Manchester United showed glimpses of attacking intelligence against Arsenal at the Emirates on Saturday, but lack of end-product means they had to make peace with a second goalless draw in their past four Premier League games.
While United have time and again found a way of resurrection, it is high time for the players as well as the manager, Ole Gunnar Solskjaer, to start winning games against the top six teams of the league. The Red Devils have played six Premier League games against the likes of Tottenham Hotspur, Chelsea, Manchester City, Liverpool and Arsenal, and not even once that they have come out on top.
The team has, in fact, gathered just four points out of a possible 18, meaning that they average a mere 0.5 points per game against their rival opponents. That’s certainly a far cry from what United used to be during Solskjaer’s initial years in charge. Between December 2018 and the end of 2019, United registered seven victories in 13 games against the top six clubs, averaging an impressive 1.92 points per game. This season though, they are yet to win any.
As we speak, only Chelsea have carried an inferior record against the top six this season. This is how the tally looks:
- Liverpool: W4, D2, L0 – 14 points
- Tottenham: W3, D1, L2 – 10 points
- Man City: W2, D2, L1 – 8 points
- Arsenal: W2, D1, L3 – 7 points
- Man Utd: W0, D4, L2 – 4 points
- Chelsea: W0, D2, L3 – 2 points
A goalless draw against Arsenal on Saturday not only highlighted their inability to breach a top defence, but it also put a massive dent on their title aspirations. All United needed was a stimulating display against the Gunners, but lack of goals means it has now been 538 minutes since they last scored a goal against a top rival. Their last strike was, in fact, a penalty goal by Bruno Fernandes in a 6-1 thrashing at hands of Tottenham at Old Trafford.
Why can’t United beat the Big Six?
Well, it all comes down to the rued opportunities. Against Liverpool, it was Paul Pogba. Against Arsenal, it was either Marcus Rashford or Edinson Cavani.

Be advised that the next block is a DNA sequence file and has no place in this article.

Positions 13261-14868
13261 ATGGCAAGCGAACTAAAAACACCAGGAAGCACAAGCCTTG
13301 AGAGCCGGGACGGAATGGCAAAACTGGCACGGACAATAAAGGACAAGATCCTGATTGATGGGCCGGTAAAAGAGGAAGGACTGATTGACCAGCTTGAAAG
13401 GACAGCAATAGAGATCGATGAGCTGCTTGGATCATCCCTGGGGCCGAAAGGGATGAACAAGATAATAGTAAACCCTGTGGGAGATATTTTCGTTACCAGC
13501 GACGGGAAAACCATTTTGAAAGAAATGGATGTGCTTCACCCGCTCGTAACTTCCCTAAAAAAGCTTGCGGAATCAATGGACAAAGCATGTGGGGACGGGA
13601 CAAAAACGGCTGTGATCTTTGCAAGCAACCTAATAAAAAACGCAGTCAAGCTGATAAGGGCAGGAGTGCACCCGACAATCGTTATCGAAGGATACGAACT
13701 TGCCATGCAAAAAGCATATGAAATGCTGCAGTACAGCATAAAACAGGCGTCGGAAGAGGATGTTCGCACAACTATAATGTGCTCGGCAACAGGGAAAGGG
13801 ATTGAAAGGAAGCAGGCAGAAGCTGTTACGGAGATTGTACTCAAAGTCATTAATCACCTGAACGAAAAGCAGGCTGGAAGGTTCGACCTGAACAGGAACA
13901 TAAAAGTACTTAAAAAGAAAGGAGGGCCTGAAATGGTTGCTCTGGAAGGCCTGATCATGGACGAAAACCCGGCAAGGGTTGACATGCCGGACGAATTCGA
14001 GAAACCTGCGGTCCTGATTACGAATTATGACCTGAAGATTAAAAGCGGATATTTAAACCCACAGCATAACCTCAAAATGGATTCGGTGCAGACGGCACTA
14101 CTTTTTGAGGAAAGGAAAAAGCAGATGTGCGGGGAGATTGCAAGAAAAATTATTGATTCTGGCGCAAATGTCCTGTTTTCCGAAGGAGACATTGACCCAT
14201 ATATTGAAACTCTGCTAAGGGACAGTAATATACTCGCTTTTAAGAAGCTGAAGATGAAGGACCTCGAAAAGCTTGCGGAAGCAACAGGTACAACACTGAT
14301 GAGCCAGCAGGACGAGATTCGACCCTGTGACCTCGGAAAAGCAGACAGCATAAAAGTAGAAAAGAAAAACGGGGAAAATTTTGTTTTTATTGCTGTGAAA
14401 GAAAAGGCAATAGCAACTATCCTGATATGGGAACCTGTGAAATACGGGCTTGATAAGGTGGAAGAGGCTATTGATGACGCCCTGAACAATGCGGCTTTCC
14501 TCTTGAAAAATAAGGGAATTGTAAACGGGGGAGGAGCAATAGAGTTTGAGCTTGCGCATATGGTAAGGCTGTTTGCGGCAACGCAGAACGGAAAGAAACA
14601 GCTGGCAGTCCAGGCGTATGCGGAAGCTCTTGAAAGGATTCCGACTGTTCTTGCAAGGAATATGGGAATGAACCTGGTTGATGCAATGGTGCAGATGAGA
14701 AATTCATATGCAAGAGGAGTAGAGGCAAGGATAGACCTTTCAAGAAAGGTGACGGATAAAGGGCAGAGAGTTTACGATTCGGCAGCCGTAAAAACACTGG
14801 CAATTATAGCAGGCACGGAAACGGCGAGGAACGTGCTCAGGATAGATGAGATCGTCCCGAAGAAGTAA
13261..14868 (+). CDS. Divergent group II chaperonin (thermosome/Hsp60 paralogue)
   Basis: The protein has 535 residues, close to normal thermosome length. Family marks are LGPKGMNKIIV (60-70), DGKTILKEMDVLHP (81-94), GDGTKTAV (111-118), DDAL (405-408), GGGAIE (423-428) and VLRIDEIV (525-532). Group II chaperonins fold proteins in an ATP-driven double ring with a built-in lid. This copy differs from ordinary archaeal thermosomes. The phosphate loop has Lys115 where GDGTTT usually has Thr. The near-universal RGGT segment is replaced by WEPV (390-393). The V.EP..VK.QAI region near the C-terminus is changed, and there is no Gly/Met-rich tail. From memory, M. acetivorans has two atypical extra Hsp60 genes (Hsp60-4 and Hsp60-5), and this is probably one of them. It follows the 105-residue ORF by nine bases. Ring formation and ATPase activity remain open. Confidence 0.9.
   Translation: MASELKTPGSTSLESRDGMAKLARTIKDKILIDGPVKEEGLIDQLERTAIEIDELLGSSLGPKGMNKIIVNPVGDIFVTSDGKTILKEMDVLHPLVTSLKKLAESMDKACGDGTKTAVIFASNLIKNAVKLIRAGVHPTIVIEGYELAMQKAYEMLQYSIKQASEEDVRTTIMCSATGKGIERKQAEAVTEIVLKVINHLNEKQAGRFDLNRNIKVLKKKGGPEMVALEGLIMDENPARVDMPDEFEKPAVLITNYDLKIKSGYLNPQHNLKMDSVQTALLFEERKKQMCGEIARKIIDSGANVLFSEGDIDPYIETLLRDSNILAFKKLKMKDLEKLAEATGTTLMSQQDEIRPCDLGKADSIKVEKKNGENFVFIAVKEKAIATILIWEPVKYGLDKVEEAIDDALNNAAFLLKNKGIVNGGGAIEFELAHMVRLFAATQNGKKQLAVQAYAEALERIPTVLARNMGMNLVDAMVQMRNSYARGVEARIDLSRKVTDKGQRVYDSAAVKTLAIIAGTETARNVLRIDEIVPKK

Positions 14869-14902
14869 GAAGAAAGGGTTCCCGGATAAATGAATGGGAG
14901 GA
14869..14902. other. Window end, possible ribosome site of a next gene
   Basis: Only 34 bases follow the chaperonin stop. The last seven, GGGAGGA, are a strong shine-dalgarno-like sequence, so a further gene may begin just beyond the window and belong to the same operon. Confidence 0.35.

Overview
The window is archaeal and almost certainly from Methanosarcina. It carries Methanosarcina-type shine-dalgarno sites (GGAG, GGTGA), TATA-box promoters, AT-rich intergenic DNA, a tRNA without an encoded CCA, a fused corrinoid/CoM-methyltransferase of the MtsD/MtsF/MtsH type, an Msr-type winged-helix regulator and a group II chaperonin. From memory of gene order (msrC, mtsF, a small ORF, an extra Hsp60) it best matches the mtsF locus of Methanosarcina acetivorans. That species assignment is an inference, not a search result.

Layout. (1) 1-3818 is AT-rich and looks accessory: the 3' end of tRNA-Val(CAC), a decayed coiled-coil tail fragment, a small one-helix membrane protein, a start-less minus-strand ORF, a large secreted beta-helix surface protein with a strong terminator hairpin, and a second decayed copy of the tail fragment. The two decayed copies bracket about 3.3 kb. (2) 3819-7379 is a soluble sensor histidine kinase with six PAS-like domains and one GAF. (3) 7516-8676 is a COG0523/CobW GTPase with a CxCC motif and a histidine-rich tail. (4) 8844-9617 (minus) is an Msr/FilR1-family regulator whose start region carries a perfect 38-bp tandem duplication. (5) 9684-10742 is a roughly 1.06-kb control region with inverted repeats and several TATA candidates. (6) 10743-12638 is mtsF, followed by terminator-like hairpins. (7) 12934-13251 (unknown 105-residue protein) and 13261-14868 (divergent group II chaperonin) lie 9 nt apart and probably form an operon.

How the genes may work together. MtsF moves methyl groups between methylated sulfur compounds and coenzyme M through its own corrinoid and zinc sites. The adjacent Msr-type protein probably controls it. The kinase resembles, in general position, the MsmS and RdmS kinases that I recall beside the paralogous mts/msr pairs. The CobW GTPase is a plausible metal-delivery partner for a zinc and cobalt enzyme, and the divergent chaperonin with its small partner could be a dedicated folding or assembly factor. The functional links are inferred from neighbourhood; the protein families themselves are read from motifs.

"Every game in the Premier League is tight, but the two you are talking about, we felt we were close to winning them," Solskjaer said after the Arsenal game.
"We had two massive chances against Liverpool, two good saves by the keeper. Today, two massive chances again but just wide. To get those four extra points, we need a little bit more quality and be more clinical. We went for it today; we felt the game was there to be won."
‘The game was there to be won’. What United lack in these fixtures is that little bit of edge, the spark that is needed. The chances you get needs to be converted because let’s face it, there won’t be many. As we speak of strikers, a certain Marcus Rashford has starting to reflect understandable tiredness. The young attacker has not been amongst goals in the league since his winner against Wolves in December.
Predictable moves? Maybe, but that’s no excuse. Winning just four points out of 18 is certainly not enough for United to put in a title challenge. What has been more worrying is the fact that they have failed to breach an understrength opponent; both against Liverpool and Arsenal.
Or is it that they are over-reliant on Bruno Fernandes’ brilliance? Let’s be fair, United look like a top team when their Portuguese midfielder is firing. But when he’s been taken care of by the opponent, they look like a lost child in a crowd; clueless. It’s for the first time in his Manchester United career that he has failed to either score or assist a goal in his last five league outings, and United have won just twice during that period (1-0 against Burnley and 2-1 against Fulham). One can rightly see the pattern here. His goal from the penalty spot against Tottenham is his only contribution against the top teams this season in the Premier League.
There’s absolutely no margin from here on. United are already three points behind table-toppers Manchester City, who have a game in hand, and more hiccups at this stage will definitely crush what they have been working on.
Feature image courtesy: AFP / Ian Kington